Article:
In 2006, Austin College and the Botanical Research Institute of Texas released their second major collaborative flora.
The first volume covers ferns, gymnosperms, and monocots. Dicots will follow in Vol. 2 (ca. 2019) and Vol. 3 (ca. 2020). Geographic coverage is of 87 counties; a checklist of the known East Texas plants includes more than 3000 species. The introduction has discussions of geology and geological history, effects of glaciation on the vegetation, soils, settlement and presettlement history, and climate, and it presents extensive information on the Big Thicket and Caddo Lake areas. Also featured are a distribution map for each species, indices for selection of native species that attract birds, help to foresters in teaching bark, resin, fruit, and twig characteristics of the principal timber species, and a quick guide to the common poisonous and medicinal plants.
The three-volume flora will ultimately provide keys, descriptions, illustrations, and distribution maps for more than 3400 native and naturalized species of the 87-county region broadly defined as East Texas (Pineywoods, Post Oak Savanna, Blackland Prairie, and Red River area). Volume 1 (2006) covers ferns, gymnosperms, and monocots, along with an extensive introduction and numerous appendices. Pdfs of Volume 1 can be found at the bottom of this page.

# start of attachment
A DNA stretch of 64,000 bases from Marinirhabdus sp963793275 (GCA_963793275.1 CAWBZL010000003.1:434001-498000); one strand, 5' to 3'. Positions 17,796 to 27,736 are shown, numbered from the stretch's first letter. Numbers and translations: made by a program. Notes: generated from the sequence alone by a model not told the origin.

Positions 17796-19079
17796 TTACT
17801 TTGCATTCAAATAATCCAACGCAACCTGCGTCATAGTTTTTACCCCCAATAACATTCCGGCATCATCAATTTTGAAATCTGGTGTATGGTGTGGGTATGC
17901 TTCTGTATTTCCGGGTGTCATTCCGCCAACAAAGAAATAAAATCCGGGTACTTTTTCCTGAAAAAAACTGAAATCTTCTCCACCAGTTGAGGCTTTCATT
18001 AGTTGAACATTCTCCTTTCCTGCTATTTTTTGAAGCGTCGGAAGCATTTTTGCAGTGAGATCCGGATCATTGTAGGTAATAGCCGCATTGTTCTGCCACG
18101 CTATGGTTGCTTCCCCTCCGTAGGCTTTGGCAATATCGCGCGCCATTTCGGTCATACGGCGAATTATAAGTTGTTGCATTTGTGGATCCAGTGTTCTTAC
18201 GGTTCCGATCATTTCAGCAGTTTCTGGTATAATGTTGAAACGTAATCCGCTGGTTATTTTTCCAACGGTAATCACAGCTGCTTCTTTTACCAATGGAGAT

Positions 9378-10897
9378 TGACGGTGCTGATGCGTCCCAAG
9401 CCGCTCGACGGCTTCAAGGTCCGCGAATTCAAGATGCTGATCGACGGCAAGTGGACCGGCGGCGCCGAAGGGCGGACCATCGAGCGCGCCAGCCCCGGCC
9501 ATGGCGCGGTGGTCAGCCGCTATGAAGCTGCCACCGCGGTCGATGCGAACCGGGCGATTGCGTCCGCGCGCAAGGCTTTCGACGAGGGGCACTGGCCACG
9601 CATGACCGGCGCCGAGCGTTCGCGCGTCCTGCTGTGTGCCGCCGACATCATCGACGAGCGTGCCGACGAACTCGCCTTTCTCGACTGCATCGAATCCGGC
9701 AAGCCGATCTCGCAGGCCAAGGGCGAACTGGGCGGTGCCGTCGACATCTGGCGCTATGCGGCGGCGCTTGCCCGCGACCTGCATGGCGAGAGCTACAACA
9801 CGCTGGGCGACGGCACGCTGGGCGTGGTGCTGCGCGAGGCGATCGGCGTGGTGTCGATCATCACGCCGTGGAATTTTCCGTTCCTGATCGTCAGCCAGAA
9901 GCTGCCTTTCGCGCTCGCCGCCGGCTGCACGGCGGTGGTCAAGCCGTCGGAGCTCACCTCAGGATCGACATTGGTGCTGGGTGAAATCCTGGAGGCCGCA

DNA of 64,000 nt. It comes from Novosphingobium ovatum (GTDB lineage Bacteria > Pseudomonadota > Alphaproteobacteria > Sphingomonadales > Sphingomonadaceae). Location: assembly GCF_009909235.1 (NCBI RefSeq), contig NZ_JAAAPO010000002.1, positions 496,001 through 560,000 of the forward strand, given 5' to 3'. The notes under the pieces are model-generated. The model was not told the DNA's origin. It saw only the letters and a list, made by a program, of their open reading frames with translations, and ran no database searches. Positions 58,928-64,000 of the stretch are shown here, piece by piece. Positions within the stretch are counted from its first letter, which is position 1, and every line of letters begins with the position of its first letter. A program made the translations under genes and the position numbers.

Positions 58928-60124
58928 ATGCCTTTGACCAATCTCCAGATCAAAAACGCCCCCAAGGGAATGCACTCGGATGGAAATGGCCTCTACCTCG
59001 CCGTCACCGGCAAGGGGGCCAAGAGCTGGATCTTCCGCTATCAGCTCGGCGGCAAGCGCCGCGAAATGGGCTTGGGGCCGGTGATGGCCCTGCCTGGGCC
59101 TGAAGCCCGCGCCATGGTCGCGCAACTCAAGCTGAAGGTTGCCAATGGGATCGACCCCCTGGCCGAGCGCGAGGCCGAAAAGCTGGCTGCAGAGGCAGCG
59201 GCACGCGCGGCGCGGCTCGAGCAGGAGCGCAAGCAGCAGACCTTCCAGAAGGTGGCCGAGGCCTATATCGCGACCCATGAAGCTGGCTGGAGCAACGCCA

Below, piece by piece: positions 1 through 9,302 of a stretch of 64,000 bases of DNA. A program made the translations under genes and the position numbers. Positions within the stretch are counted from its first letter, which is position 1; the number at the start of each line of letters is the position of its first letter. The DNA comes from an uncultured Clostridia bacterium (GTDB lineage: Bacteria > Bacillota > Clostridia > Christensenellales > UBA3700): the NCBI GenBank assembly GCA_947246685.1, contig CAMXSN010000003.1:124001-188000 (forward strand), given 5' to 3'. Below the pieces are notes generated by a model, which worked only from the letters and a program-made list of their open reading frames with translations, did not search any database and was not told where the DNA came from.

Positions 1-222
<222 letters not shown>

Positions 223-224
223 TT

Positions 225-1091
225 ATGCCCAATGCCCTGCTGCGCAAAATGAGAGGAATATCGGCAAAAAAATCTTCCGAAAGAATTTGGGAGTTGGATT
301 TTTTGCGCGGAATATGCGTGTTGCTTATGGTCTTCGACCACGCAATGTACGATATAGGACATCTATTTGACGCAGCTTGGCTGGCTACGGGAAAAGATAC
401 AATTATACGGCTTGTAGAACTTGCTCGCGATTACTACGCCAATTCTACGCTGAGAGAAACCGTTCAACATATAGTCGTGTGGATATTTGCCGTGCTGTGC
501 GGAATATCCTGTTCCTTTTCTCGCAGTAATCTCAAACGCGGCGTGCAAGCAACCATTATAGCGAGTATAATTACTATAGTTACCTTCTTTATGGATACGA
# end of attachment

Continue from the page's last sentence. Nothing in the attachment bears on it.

Volume 2 is currently being written (ca. 2020) and will cover dicots in the families Acanthaceae-Fabaceae. Volume 3 (ca. 2022) will cover dicots in the families Fagaceae-Zygophyllaceae.
In appreciation of the patience shown by all those who have eagerly awaited the publication of volumes 2 and 3, we hereby release the draft treatment of East Texas Asteraceae as a free download, which includes sunflowers, asters, daisies, and all the “darn yellow composites” that many people struggle to identify.
Distribution maps of all species are included at the end of the treatments. A special acknowledgment goes to Jason Best, Director of Biodiversity Informatics, for generating maps and map pages from raw data. He generated the species distribution maps using a county-level base map from the US Census Bureau Cartographic Boundary Shapefiles (link). Distribution maps were created using a custom Python script to generate each map in QGIS 3.6.
The Asteraceae of East Texas draft is available as a digital download here.
This online presentation of the Illustrated Flora of East Texas, Volume 1 includes keys, descriptions, and illustrations for numerous species. They are all available here for free in PDF format. Extensive introductory materials, color photographs, appendices, glossary, literature cited, and an index can be accessed below – a total of over 1500 pages.